Please join us as we discuss World War Z: An Oral History of the Zombie War by Max Brooks. This best-selling novel has been one of the most interesting and compelling works to arise out of the latest zombie craze, and is being made into a movie starring Brad Pitt (view the trailer here) set to release on June 21, 2013. The book is a fairly quick read, at about 342 pages. Please note that there is an excellent award-winning audiobook available read by multiple actors (including the author, Alan Alda and Mark Hammill among others), but it is an abridged copy, so you may wish to read the full book as well.
Please keep your RSVP updated and accurate!* Space is limited for this event. If it fills up, please add yourself to the waiting list if interested. Please note that this is our smaller morning session (our afternoon session can be found here). If enough space opens up in the afternoon session, or if there isn't sufficient interest for our morning session, we may consolidate both sessions into the afternoon timeslot.
The Zombie War came unthinkably close to eradicating humanity. Max Brooks, driven by the urgency of preserving the acid-etched first-hand experiences of the survivors from those apocalyptic years, traveled across the United States of America and throughout the world, from decimated cities that once teemed with upwards of thirty million souls to the most remote and inhospitable areas of the planet. He recorded the testimony of men, women, and sometimes children who came face-to-face with the living, or at least the undead, hell of that dreadful time. World War Z is the result. Never before have we had access to a document that so powerfully conveys the depth of fear and horror, and also the ineradicable spirit of resistance, that gripped human society through the plague years.
Ranging from the now infamous village of New Dachang in the United Federation of China, where the epidemiological trail began with the twelve-year-old Patient Zero, to the unnamed northern forests where untold numbers sought a terrible and temporary refuge in the cold, to the United States of Southern Africa, where the Redeker Plan provided hope for humanity at an unspeakable price, to the west-of-the-Rockies redoubt where the North American tide finally started to turn, this invaluable chronicle reflects the full scope and duration of the Zombie War.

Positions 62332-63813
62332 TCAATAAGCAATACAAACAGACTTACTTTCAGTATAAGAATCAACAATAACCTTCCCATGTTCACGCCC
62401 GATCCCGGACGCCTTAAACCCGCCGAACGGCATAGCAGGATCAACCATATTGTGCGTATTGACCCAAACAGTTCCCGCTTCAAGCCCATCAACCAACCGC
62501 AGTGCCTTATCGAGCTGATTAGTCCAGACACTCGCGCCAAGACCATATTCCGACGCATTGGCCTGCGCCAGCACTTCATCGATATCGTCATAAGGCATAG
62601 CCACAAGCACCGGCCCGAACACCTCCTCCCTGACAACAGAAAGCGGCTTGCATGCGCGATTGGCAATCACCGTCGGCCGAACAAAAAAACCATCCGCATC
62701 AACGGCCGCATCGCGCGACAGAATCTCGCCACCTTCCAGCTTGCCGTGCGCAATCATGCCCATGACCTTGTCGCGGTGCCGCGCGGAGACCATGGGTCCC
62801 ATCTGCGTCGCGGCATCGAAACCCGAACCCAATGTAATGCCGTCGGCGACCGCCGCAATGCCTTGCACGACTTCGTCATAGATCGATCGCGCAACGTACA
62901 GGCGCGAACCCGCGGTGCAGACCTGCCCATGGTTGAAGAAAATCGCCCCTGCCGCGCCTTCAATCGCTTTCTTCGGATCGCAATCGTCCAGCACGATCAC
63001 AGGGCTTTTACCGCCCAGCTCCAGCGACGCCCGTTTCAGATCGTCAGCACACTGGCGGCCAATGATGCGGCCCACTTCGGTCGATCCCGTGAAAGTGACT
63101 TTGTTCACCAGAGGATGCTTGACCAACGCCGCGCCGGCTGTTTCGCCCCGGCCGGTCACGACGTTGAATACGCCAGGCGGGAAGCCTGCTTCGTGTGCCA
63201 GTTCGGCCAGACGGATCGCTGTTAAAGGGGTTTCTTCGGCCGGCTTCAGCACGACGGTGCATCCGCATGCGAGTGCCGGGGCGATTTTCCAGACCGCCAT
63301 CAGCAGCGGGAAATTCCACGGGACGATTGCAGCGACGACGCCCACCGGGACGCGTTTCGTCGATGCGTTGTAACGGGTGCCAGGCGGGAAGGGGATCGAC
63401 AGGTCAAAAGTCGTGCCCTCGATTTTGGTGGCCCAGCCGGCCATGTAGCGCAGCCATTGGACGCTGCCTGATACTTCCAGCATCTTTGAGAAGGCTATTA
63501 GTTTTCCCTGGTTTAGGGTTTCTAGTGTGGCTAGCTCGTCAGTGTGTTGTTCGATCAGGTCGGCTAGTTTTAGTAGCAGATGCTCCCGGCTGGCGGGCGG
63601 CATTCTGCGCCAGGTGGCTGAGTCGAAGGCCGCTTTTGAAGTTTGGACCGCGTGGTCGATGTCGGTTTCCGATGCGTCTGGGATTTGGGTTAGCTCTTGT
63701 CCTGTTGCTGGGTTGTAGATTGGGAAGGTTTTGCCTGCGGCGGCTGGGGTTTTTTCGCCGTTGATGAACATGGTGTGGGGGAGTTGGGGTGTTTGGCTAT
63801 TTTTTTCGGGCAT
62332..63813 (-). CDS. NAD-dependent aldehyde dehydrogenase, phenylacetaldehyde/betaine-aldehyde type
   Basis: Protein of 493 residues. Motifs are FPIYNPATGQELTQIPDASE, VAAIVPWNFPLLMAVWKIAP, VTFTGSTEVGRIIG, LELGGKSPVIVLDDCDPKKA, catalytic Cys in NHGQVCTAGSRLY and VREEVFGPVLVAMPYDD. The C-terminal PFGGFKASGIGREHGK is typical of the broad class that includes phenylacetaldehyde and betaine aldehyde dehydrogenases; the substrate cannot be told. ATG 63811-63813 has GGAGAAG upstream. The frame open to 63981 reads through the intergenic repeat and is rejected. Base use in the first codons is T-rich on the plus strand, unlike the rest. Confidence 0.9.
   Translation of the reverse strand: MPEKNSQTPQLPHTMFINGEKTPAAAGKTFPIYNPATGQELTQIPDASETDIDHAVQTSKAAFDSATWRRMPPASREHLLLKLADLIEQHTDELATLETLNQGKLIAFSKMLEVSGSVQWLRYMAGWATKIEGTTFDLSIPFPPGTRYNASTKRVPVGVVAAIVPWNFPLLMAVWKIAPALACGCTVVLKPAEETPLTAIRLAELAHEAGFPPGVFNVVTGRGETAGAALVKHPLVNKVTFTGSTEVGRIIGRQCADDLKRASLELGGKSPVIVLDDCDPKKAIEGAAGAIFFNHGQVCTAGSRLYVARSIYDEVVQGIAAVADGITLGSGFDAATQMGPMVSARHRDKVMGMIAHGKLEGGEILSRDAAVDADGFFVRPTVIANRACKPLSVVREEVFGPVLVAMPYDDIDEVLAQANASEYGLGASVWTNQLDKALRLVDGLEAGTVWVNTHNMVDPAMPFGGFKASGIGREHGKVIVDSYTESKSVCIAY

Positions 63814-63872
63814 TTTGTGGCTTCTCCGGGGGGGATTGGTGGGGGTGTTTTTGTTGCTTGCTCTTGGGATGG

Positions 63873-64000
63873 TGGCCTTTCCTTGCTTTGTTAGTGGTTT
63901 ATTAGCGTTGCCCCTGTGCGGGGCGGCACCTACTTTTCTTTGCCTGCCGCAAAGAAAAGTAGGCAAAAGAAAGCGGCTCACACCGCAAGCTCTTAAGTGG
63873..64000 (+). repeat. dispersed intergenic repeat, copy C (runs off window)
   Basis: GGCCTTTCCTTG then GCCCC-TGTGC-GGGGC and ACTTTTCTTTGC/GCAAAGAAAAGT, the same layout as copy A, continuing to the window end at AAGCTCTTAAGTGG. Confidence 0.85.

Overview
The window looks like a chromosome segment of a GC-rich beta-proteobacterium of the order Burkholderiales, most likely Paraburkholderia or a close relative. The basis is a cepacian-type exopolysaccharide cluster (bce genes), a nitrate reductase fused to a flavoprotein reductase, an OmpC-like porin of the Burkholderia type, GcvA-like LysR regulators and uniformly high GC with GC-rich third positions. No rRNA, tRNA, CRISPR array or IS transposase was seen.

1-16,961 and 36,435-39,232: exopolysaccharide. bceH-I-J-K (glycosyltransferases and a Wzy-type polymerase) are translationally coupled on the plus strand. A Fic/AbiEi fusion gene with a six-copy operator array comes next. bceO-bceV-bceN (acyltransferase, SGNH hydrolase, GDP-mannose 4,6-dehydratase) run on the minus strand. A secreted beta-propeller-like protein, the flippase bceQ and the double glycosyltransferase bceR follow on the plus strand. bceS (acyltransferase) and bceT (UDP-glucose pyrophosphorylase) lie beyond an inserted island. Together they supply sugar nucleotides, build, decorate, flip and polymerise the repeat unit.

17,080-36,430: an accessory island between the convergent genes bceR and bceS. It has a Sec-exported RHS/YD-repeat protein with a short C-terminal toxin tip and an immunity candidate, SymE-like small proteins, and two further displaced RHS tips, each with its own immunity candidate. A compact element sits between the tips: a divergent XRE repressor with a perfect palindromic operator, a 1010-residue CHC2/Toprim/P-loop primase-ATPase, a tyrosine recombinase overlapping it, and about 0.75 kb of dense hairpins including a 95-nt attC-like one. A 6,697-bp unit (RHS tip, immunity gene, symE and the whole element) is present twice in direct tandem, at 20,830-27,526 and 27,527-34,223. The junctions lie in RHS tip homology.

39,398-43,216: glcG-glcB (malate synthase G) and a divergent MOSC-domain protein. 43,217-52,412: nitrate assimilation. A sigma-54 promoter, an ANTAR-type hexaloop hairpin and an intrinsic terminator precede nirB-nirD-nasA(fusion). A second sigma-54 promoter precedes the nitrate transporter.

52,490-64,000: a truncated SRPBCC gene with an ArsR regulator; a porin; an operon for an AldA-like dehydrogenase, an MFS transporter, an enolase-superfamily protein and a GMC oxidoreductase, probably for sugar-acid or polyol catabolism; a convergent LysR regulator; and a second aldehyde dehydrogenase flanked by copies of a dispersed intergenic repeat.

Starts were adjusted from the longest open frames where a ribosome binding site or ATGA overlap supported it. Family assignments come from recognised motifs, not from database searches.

Most of all, the book captures with haunting immediacy the human dimension of this epochal event. Facing the often raw and vivid nature of these personal accounts requires a degree of courage on the part of the reader, but the effort is invaluable because, as Mr. Brooks says in his introduction, “By excluding the human factor, aren’t we risking the kind of personal detachment from history that may, heaven forbid, lead us one day to repeat it? And in the end, isn’t the human factor the only true difference between us and the enemy we now refer to as ‘the living dead’?”
*Since missing one of these meetups is taking a spot away from someone else who wants to go, we'll need to have a stricter attendance policy than normal. For book discussions, 3 no-shows in a rolling 3-month period will prohibit you from attending any other book discussion for 2 months after your last no-show. In order to avoid a no-show, please update your RSVP no later than 10pm the night before a discussion. Thanks for your understanding and cooperation!